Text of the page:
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Winston and the Spitfire Bridge – 17th March 2019

Winston is a pleasant village between Darlington and Barnard Castle, featuring a church with a commanding position overlooking the Tees valley.  A surprisingly large number of people gathered at the planned meeting point bright and early for our walk.  It turned out another group had arranged to meet in the same place at the same time, and in the confusion I’d almost joined the wrong group before realising what was happening!  The exchanges however were convivial and we had the opportunity to exchange details of our respective organisations and programmes before each group set off on its planned itinerary.

Twelve of us GOCers proceeded initially through the village, and then we were off into fields and woodlands.  The wind from the west was against us but the sunshine was bright and springlike, and we enjoyed increasingly wide views north towards Staindrop and Raby Castle.  We passed through Little Newsham with its picturesque chapel.  A short way beyond we reached the derelict settlement of Morey where we paused briefly for coffee.

Turning south we climbed very gradually to cross the main A67 road and then through more fields where we saw spring lambs, a sure sign that spring was progressing.  We passed through Whorlton, a peaceful village with houses around a green.  Historically Whorlton is close to an ancient crossing point over the river Tees, as we had seen on a previous visit to this area.  The present suspension bridge, opened in 1831, is the oldest in the country still supported by its original chains.  We walked past the church and down a steep path to the river, where we stopped for our lunchtime sandwiches.

The next part of our route followed the river, which along this section was characterised by rapid flows over limestone slabs, overlooked by wooded cliffs.  We saw kayakers in the distance, a bit more adventurous than us.  On the opposite bank was the site of the Whorlton Lido which closed a few years ago.  There’s still a 15in-gauge railway there which opens on six days each year.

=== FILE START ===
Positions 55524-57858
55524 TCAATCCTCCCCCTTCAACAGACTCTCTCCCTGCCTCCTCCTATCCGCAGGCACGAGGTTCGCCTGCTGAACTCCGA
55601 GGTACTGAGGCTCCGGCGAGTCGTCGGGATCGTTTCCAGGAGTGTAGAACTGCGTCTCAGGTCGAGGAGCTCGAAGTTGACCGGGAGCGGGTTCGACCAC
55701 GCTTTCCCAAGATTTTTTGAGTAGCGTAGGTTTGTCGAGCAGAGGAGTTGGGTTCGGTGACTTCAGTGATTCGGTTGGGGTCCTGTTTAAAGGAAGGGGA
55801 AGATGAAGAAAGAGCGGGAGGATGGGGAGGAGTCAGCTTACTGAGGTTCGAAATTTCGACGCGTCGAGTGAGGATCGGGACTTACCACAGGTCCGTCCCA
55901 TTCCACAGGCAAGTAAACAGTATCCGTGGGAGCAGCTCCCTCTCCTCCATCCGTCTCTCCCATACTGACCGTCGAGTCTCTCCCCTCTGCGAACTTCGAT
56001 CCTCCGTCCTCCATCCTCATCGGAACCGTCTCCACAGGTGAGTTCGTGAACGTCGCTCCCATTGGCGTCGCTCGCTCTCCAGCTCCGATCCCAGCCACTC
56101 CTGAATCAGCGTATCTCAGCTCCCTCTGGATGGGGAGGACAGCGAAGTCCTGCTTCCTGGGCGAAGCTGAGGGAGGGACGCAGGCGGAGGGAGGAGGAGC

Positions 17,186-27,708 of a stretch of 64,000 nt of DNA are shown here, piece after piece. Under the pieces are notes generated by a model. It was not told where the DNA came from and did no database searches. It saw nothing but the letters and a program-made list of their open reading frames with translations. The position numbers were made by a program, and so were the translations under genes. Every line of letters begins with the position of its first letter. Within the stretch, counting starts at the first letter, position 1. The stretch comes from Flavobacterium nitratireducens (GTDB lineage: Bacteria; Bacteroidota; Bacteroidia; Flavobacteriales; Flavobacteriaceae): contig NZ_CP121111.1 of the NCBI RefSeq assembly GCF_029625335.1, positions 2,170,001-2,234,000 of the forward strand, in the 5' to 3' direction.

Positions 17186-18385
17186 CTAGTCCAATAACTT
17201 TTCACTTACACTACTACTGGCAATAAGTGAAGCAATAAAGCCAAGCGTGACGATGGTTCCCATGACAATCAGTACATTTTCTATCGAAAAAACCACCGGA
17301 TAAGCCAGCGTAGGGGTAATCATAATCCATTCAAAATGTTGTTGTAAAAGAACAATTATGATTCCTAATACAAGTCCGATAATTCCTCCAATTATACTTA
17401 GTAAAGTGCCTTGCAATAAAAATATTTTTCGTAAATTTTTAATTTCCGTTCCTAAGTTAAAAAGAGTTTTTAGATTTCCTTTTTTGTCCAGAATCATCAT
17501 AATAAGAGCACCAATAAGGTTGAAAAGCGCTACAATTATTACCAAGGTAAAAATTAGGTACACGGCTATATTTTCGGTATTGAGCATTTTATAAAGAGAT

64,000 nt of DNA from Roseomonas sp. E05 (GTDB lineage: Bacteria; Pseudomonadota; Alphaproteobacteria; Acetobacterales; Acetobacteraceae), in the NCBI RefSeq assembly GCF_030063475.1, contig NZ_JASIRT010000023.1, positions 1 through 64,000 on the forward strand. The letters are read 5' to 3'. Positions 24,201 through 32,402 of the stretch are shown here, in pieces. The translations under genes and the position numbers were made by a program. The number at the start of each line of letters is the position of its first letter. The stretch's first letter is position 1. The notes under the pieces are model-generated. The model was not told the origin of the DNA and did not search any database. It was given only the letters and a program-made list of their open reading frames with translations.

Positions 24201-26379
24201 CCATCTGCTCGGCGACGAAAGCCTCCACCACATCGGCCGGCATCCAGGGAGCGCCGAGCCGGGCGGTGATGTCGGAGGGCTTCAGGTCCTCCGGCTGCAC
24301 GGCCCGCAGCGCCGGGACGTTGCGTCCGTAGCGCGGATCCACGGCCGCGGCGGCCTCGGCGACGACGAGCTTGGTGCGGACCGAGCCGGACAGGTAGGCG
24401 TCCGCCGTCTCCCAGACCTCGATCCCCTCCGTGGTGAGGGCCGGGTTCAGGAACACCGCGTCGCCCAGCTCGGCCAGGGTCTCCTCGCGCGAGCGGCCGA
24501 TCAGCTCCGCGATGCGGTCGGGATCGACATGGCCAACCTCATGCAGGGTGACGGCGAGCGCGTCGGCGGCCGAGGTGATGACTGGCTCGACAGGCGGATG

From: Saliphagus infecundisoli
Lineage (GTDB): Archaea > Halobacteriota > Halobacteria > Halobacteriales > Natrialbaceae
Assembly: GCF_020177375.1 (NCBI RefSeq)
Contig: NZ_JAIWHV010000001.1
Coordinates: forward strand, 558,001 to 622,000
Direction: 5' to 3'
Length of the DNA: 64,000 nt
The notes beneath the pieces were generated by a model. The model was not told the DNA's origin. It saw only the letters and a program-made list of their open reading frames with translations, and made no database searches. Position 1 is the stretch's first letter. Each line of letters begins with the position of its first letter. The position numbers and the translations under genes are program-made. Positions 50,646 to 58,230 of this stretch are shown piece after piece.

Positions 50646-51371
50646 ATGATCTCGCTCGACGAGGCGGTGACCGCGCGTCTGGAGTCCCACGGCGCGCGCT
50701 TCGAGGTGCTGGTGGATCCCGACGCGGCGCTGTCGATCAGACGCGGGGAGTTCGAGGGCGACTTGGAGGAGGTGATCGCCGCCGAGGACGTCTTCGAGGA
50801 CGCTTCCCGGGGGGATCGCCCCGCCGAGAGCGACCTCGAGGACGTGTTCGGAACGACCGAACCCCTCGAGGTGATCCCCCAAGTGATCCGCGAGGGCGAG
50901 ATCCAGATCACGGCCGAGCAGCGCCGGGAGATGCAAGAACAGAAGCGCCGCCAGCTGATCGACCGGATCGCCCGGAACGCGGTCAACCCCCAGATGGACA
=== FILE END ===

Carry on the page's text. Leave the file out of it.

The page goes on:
We climbed steeply to gain height to the top of the cliff.  We then followed the valley with panoramic views in some places, across the river valley and eastwards back towards Winston.  We noted another prominent building, Stubb House, in the distance.  A group of wooden holiday homes, unoccupied at this time of year, looked like an attractive place to stay.

Shortly before arriving back at Winston, we passed the Spitfire Bridge, so-called following a Spitfire plane flew under the arch in 1998 for a television film.  The stone arch cross the Tees was the longest of its kind in Europe when it was completed in 1764.

On arrival back at our starting point we found the other group had already returned and left.  After changing our not-too-muddy boots we proceeded on to the nearby village of Piercebridge where a welcoming teashop provided suitable refreshment.

Thanks are due to John for facilitating another enjoyable and lively walk, and once again to Ivor for some of the illustrations to this report.

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